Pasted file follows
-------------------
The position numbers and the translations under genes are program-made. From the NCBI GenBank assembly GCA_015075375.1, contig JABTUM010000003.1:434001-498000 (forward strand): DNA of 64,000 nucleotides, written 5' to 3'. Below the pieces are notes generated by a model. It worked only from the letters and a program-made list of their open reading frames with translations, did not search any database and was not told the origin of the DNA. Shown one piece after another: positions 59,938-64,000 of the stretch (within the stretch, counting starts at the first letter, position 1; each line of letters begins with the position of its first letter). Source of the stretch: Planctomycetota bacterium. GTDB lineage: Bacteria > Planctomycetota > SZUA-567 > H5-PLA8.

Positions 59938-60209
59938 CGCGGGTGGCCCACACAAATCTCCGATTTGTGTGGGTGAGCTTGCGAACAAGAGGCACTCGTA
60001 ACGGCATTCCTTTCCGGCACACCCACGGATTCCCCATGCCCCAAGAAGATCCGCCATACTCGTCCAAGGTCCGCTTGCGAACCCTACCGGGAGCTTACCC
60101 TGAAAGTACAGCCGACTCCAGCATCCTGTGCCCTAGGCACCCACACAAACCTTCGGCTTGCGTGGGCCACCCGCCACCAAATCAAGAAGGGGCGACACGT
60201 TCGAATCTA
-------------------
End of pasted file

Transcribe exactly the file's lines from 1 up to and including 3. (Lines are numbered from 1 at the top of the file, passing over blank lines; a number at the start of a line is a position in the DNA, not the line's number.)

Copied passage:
The position numbers and the translations under genes are program-made. From the NCBI GenBank assembly GCA_015075375.1, contig JABTUM010000003.1:434001-498000 (forward strand): DNA of 64,000 nucleotides, written 5' to 3'. Below the pieces are notes generated by a model. It worked only from the letters and a program-made list of their open reading frames with translations, did not search any database and was not told the origin of the DNA. Shown one piece after another: positions 59,938-64,000 of the stretch (within the stretch, counting starts at the first letter, position 1; each line of letters begins with the position of its first letter). Source of the stretch: Planctomycetota bacterium. GTDB lineage: Bacteria > Planctomycetota > SZUA-567 > H5-PLA8.

Positions 59938-60209
59938 CGCGGGTGGCCCACACAAATCTCCGATTTGTGTGGGTGAGCTTGCGAACAAGAGGCACTCGTA